Riot of Color

After finding success with the Butterfly Loft Salon and Butterfly Circus, David and Alexis Thurston started a new business venture. Take a look at Pulp Riot.

Having grown up in what he calls the “left-brain world” and earning a B.A. in economics from UCLA, serial entrepreneur and Butterfly Loft Salon co-owner, David Thurston, says his career today is a huge departure from where he started. While he once believed he’d spend his entire life practicing law or accounting, Thurston says, “I didn’t realize that there was a world out there where you could actually make a good living not doing those things.”

Thurston shares how he broke into the beauty industry, creating a whole new approach to educating stylists, and the birth of his most recent undertaking—Pulp Riot.

After graduating from college, Thurston landed his first corporate gig as an environmental litigation consultant in San Francisco. He worked there for eight years, but ultimately decided the indus- try just “wasn’t his vibe.” He explains, “It was left-brain, and I’m a very right-brain, creative, artistic person.”

In an effort to change fields, Thurston reconnected with an old family friend, Ted Nelson. At the time, there was only one other person in the world who owned more hair salons than Nelson, Thurston says. Nelson wanted to launch a new hair product line and have Thurston follow in his empire-building footsteps. The result of this partnership became the brand Level6.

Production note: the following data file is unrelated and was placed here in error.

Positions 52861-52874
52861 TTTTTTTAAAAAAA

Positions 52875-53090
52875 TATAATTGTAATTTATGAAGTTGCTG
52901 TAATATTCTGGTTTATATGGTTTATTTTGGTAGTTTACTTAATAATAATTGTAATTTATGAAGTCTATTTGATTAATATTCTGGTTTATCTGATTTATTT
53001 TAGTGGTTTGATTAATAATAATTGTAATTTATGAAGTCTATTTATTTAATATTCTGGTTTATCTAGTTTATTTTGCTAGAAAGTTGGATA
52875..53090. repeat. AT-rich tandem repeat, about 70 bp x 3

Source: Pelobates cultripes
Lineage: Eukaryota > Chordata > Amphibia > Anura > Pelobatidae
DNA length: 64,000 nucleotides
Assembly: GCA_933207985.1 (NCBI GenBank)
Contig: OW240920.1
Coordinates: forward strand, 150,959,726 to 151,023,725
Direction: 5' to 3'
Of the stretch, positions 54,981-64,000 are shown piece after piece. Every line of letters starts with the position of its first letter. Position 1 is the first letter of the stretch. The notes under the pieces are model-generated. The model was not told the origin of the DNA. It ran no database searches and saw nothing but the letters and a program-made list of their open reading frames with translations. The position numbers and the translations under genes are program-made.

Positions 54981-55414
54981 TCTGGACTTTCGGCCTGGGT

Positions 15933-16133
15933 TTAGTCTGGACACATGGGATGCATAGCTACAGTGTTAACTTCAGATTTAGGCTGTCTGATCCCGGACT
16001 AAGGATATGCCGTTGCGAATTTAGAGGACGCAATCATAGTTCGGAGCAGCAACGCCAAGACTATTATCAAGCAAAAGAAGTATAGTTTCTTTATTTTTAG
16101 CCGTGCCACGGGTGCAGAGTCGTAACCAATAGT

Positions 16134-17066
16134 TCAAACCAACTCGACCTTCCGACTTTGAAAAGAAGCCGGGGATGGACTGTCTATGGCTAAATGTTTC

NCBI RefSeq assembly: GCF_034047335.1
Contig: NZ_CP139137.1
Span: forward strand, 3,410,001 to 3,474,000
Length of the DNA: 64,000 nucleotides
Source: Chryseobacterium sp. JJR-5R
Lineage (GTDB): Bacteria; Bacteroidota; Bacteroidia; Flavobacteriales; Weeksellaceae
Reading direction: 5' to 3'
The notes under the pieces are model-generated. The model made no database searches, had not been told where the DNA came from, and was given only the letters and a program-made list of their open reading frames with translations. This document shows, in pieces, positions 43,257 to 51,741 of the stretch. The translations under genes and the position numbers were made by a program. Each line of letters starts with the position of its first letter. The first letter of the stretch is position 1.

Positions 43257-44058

Thurston admits that they “went crazy,” releasing 21 different products ranging from shampoos and conditioners to styling aids. “I was learning everything by myself; it was all brand new to me,” he says. He learned how to raise money to fund the company, find manufacturers, design packaging and sales by being thrown into the beauty industry—without prior experience.

And the road to success was fraught with potholes. “Once you spend all this money to get your product together, now you’ve got to try to succeed at something that’s most likely going to fail,” Thurston says. “You have to go out and do samples, be told ‘no’ all the time and be on the road all the time. Those are some of the challenges that I faced early on, but as you can imagine, they served me very well when I created my company Pulp Riot. I had gone through it all before, but I learned by making mistakes and learning the hard way.”

After taking the brand across the country and working on Level6 for a decade, Thurston says the company plateaued. “I didn’t see it going where I wanted it to go—and that’s really what led me to open my salon, Butterfly Loft.”

When Thurston traveled across the country for Level6, he had the opportunity to visit thousands of salons and develop a rapport with countless owners and stylists. He caught a firsthand glimpse into what successful salons were doing right—and where they missed the mark. Thurston says this was invaluable when it came to opening his own salon, the Encino, California-based Butterfly Loft Salon & Spa, with his wife, Alexis Thurston, in 2010.

Rather than creating relationships with stylists and never seeing them again while he was on the road, Thurston says the goal for Butterfly Loft was “to have a home base where I could create a family of artists, and through that develop long-lasting relationships and use it as a platform for something bigger.”

The Butterfly Loft Salon started with 25 hair stations, which Thurston thought was way too many at the time. But over a period of four years, and after four expansions, the salon has grown to house 70 hair stations. And there is a long waiting list of stylists who want to work at the salon when space becomes available.